The U.S. economy added approximately 162,000 jobs in July, lowering the national unemployment rate to 7.4 percent. While July saw the lowest number of additions since March, local government hiring has been on an upward growth trend, adding additional workers in seven of the past eight months.

Nationally, about 26,000 fewer jobs were added to the workforce and May and June than anticipated, according to the Los Angeles Times. At the same time, Americans worked fewer hours with less pay. The newest report on employment figures from the Labor Department shows weak economic growth, and these numbers may make businesses hesitant to hire new workers.

Fewer hires this summer lowered the average to around 175,000 jobs added per month this year. The Los Angeles Times reports that while the additions are enough to tick the unemployment rate down, “it’s below the more robust pace of 200,000 jobs a month logged since January.”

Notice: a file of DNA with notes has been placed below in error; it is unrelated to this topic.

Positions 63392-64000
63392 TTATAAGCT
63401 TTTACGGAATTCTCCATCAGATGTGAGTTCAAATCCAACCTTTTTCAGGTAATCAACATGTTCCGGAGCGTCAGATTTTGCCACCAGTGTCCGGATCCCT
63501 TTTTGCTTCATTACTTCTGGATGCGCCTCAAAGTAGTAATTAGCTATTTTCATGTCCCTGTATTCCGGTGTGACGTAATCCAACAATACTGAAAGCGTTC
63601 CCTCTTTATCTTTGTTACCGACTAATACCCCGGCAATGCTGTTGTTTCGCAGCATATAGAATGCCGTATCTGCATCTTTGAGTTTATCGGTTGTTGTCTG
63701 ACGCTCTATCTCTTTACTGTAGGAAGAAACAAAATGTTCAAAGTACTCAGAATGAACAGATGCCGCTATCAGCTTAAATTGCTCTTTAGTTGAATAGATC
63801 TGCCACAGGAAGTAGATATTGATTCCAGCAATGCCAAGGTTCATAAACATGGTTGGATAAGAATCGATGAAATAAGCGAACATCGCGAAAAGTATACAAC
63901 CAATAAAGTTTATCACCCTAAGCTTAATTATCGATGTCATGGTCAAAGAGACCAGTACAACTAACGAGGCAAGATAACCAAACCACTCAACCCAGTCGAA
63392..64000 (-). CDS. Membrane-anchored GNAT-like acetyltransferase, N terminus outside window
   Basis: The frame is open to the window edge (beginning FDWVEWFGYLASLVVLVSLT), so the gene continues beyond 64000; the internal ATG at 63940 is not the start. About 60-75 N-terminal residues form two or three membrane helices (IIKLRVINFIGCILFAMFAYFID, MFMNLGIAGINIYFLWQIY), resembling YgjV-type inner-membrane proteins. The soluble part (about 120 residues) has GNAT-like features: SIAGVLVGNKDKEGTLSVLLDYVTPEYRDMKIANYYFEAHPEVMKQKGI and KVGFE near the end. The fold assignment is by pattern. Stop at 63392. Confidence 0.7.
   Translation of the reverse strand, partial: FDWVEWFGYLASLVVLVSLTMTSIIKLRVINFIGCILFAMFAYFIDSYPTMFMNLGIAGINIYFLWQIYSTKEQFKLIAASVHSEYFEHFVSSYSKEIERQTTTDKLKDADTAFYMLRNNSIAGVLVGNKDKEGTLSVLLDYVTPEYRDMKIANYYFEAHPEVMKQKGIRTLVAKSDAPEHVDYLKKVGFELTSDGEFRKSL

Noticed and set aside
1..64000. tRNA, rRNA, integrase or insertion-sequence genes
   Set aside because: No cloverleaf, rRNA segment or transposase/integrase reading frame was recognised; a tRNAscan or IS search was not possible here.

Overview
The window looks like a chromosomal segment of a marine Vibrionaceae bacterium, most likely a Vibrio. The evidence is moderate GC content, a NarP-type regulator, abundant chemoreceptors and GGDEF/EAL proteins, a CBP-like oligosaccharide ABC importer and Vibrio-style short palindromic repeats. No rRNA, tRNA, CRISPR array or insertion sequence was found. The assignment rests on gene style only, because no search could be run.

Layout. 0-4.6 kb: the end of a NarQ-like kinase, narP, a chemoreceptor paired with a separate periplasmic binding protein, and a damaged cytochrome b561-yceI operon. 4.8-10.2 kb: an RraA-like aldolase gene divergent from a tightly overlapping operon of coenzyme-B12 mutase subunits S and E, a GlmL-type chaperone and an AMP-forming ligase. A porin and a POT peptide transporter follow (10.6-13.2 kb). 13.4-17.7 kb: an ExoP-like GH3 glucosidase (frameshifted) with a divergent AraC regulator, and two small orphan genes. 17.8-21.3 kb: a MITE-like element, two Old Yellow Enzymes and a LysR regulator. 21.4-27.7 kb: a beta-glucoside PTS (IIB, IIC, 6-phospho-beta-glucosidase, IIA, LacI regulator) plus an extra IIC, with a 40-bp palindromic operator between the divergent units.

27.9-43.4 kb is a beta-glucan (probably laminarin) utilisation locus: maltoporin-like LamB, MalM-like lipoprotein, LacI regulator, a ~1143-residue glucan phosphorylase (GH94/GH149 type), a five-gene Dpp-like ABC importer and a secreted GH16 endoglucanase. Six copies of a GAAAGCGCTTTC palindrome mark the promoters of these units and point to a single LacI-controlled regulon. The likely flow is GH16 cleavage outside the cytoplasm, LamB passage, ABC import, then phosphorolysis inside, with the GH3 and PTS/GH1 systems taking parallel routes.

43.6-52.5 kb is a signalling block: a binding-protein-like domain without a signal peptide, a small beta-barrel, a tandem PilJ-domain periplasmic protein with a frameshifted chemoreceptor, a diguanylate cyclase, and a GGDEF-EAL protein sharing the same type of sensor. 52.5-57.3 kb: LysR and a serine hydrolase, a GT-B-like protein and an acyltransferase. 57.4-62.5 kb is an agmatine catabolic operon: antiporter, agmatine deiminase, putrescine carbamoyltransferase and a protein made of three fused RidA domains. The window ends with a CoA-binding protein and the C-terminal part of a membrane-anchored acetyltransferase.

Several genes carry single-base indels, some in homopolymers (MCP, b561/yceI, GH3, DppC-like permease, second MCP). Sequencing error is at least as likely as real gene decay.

However, while overall growth is lagging, the public sector is picking up speed. The Wall Street Journal reports that municipalities across the country are hiring new teachers, firefighters, police officers and other positions, as local governments appear to be slowly recovering from the recession. 

The Wall Street Journal reports that police academies in Massachusetts are running at capacity, Minneapolis recently added about two-dozen firefighters after a five-year hiring freeze and Clark County, Nev., is hiring 700 new teachers this year. The report credits the growth to rebounding tax revenue, increasing populations, rising home values leading to increased property taxes, voter-approved tax hikes and the broader recovery of the U.S. economy.

The Times reports that while sluggish overall growth last month will do little to impact unemployment numbers in significant ways, recent data suggests that the economy could strengthen in the second half of the year.

Citing a survey conducted by the Institute for Supply Management (ISM), the Los Angeles Times reports a surge of new orders in July propelled the fastest expansion in more than two years for manufacturing jobs, and the housing market recovery is prompting more output by lumber companies, furniture makers and appliance manufactures.

Local governments also will continue to add jobs through 2014, according to the Journal. It cites a Moody Analytics study that forecasts a continued rise in local government hiring, with municipalities adding a total of 90,000 jobs this year, and 300,000 in 2014.